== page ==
Brewster is a minor league baseball player. Unknown to him, he had a (recently deceased) rich relative. In order to test if Brewster knows the value of money, he is given the task of disposing of $30m in 30 days. Brewster isn't allowed to have any assets to show for the $30m or waste the money in any way. If successful, Brewster gets to inherit $300m. The biggest problem of all however, is that Brewster can't tell anyone what he's doing, so everyone thinks he's crazy. Add to this the fact that if he fails, two scheming trustees will get their hands on the money, Brewster's task is not an easy one. Written by
The stamp dealer who sells Monty the rare "Inverted Jenny" stamp claims that "of the one hundred of these stamps originally printed, this is the only known copy in existence." In fact at least 90 specimens of the "Inverted Jenny" are known to survive in the hands of collectors. See more »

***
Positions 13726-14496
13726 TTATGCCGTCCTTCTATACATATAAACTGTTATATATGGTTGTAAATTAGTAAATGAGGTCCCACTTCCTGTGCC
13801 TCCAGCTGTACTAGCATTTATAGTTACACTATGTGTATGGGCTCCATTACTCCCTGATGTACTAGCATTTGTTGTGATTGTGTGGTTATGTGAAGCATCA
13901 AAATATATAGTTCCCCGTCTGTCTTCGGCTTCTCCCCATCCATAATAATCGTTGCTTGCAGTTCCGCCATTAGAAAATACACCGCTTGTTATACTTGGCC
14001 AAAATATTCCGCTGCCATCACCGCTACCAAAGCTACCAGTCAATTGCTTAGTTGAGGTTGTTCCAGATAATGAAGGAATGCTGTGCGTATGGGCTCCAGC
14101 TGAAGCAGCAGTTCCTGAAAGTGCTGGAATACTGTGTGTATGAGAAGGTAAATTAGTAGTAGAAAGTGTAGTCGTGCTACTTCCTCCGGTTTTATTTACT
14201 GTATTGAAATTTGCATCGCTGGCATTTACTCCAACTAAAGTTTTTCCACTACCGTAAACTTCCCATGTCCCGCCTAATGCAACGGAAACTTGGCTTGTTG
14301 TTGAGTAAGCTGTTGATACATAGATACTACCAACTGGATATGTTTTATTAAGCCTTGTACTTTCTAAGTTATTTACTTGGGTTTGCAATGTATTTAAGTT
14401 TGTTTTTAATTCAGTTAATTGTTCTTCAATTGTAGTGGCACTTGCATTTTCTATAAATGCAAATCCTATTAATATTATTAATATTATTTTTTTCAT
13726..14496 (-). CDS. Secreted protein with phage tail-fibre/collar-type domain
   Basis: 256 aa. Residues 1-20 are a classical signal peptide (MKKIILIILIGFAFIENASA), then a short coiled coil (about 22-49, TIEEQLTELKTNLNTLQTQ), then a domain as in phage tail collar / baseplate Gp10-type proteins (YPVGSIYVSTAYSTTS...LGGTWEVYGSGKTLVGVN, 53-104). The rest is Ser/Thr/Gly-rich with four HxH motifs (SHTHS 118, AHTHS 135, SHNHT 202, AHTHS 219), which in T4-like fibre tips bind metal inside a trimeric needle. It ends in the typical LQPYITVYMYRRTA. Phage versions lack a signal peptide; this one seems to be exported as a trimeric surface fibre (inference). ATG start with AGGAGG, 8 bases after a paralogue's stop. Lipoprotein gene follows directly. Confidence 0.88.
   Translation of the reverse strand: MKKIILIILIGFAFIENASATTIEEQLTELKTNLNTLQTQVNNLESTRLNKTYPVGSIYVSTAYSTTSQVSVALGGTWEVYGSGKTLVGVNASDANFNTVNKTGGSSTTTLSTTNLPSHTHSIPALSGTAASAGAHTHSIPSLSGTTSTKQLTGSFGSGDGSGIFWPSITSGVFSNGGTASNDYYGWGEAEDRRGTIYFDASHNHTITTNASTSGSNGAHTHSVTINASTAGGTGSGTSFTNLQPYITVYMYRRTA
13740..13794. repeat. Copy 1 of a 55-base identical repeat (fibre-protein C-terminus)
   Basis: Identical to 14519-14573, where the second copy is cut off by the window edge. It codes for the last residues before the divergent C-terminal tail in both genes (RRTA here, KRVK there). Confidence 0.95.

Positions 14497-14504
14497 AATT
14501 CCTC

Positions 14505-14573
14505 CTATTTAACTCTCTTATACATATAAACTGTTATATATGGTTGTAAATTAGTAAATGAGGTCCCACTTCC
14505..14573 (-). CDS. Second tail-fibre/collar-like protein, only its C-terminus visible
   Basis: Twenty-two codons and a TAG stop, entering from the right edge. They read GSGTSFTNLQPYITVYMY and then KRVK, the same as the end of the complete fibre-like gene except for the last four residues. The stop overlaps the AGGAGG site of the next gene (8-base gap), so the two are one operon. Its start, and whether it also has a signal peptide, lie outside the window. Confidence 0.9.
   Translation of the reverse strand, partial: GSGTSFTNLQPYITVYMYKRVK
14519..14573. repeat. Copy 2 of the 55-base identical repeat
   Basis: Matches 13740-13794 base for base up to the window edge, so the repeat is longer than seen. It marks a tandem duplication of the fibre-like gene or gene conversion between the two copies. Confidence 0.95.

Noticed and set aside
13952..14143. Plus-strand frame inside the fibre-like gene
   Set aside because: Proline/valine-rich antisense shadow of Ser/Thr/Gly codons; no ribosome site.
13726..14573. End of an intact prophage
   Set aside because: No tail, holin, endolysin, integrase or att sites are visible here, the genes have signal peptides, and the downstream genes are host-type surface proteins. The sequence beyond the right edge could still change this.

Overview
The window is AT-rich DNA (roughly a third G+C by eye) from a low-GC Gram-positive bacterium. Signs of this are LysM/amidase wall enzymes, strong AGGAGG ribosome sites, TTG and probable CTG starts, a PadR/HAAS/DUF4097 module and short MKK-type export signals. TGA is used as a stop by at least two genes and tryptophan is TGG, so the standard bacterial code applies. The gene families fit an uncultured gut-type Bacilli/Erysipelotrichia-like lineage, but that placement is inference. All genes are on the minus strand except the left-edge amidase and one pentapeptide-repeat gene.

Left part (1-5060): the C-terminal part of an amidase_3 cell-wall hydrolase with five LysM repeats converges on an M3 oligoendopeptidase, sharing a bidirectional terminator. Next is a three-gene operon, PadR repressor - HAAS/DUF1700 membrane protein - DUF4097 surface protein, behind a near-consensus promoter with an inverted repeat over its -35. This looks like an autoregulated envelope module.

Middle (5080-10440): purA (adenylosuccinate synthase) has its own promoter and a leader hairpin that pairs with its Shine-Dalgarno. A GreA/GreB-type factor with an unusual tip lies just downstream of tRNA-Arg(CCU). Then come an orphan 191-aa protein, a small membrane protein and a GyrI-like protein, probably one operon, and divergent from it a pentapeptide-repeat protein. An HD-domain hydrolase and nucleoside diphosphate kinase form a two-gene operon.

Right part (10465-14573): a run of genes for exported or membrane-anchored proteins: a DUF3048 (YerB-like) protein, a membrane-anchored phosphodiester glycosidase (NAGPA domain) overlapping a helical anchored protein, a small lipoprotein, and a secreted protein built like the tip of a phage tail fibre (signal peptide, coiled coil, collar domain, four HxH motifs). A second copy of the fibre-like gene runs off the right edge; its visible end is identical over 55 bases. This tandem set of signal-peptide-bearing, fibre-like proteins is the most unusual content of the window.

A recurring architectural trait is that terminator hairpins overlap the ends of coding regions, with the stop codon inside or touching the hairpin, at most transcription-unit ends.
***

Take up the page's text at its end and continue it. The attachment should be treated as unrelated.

Monty, this is Hackensack, NJ. No scout comes here, you understand that. Trains are going through the outfield right now. But you strike this guy out, I'll take you with me tonight and get you drunk, that's a promise.
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Good Production, Especially Considering the Substance.
Richard Pryor stars as a minor-league baseball pitcher in New Jersey who gets an inheritance, but the inheritance has a large catch. Pryor will inherit $300 million in 30 days if he can spend $30 million in that time, but he must have nothing of value after that time period. A really smart idea that works due to the comedic talents of Pryor more than anything else. His uncanny ability to portray highly sympathetic characters is also very important here. John Candy shines as Pryor's best friend. A nice little film that toes the line on being something really special. It does not quite reach high levels, but it does come close and overall it is an entertaining and noble work. 3.5 out of 5 stars.
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